Jungle Thoughts

He thumbed one of the ears laced through the braided cord around his neck. Heavy rain poured through the darkness of the jungle around him and made a smacking sound as it hit his helmet and poncho.

He was lying in the mud, on his belly with his M-16 rifle pointed in front of him toward the kill zone. He dropped the ears and picked up a claymore clacker, to be ready if the enemy came.

“Enemy”. That’s a joke. He wasn’t so sure he believed that anymore. Sarge says that we are just a bunch of poor people sent overseas to kill a bunch of poor people, for a bunch of rich people, who pay us pennies while they make thousands.

He came here to fight for freedom, and to kill a threat to his homeland. But, he wasn’t so sure who the real threat was. He wanted to please his father and fight. He wanted to be a part of a long line of soldiers. His dad in World War 2, and his grandpa in World War 1, and his great grandpa in the Civil War. He was proud to be a part of that lineage.

But now he just felt like his whole family had been lied to. He felt they had lived lives of slavery, debt and poverty; obeying a bunch of rich people who cared nothing about them.

The rain dripped and ran off his nose, tickling it. He slowly moved to scratch it, so as not to attract attention. His lips were numb from the bug juice that kept the skeeters away, and everything felt strangely calm.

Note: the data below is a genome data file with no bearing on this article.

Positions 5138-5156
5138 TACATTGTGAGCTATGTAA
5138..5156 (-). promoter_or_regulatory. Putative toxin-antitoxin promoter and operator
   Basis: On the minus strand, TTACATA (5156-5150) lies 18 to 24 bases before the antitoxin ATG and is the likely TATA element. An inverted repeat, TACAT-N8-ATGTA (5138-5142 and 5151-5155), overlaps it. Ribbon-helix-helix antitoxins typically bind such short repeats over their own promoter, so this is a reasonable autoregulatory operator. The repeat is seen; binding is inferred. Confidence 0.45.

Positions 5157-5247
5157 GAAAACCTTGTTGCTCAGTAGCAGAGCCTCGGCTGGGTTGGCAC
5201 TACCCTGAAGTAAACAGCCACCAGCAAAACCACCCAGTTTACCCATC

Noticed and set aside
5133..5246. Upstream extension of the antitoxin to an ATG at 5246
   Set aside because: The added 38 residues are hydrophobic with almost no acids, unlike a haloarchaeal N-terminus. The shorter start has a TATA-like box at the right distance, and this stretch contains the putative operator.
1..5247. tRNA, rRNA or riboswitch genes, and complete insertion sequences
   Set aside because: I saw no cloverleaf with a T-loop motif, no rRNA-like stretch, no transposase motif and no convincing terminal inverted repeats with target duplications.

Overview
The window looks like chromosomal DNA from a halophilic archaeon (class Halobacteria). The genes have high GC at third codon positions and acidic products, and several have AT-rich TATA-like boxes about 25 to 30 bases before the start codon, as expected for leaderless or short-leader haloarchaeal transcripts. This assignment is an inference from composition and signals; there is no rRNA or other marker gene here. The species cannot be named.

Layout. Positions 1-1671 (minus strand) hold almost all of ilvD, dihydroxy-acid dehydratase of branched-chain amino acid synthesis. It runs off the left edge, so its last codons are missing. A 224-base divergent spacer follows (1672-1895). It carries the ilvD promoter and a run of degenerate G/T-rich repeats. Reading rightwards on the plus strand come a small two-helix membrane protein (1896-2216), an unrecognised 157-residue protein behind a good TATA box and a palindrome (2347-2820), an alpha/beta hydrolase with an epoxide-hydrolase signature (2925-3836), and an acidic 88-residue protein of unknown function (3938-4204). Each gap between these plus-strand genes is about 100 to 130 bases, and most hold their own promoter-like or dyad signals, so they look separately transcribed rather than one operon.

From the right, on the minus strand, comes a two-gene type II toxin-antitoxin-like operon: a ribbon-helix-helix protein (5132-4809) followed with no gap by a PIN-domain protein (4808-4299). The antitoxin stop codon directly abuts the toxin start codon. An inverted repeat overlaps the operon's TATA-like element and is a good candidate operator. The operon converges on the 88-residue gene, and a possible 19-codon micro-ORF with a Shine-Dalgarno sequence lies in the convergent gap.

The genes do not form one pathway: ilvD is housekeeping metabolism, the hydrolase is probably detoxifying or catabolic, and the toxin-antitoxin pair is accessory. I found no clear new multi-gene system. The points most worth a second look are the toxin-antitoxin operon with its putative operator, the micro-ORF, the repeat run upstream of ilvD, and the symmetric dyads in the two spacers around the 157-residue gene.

He watched the jungle and waited, but his mind turned again. He hated the protestors because they hated him. He was just trying to make it in this life like they were. He knew what was going on back home. They were fighting the real oppressors; the wealthy power mad parasites who kept everyone down so they could have cheap labor for their factories. Where was the love they preached in Sunday school?

He felt like he was a Roman soldier holding back the Barbarian hordes, which sought to destroy our way of life. But, those hordes just wanted a better life.

He didn’t support communism. People just wanted to be free and have a better life. Why can’t we figure it out without all the bad stuff that goes with it?

He saw something move in front of him. He watched, and slowly a human form emerged from the jungle shadows into the moonlight. It was the “enemy”, wearing the familiar black pajamas and straw hat. Another followed him; and then another and another into the moonlight.

He flipped the safety off the Claymore clacker. It was time to kill. He didn’t want to kill. But, he had to. Not for freedom. Not for money or God. Not for friends and family.

It was because the “Enemy” would kill him, if he didn’t. So, he killed them before they could kill him. Bottom line.

Clack, Clack, Boom.

  • Chris Bunton is a writer, poet, publisher and blogger from Southern Illinois. he publishes The Yard: Crime Blog, an online magazine of all things crime.

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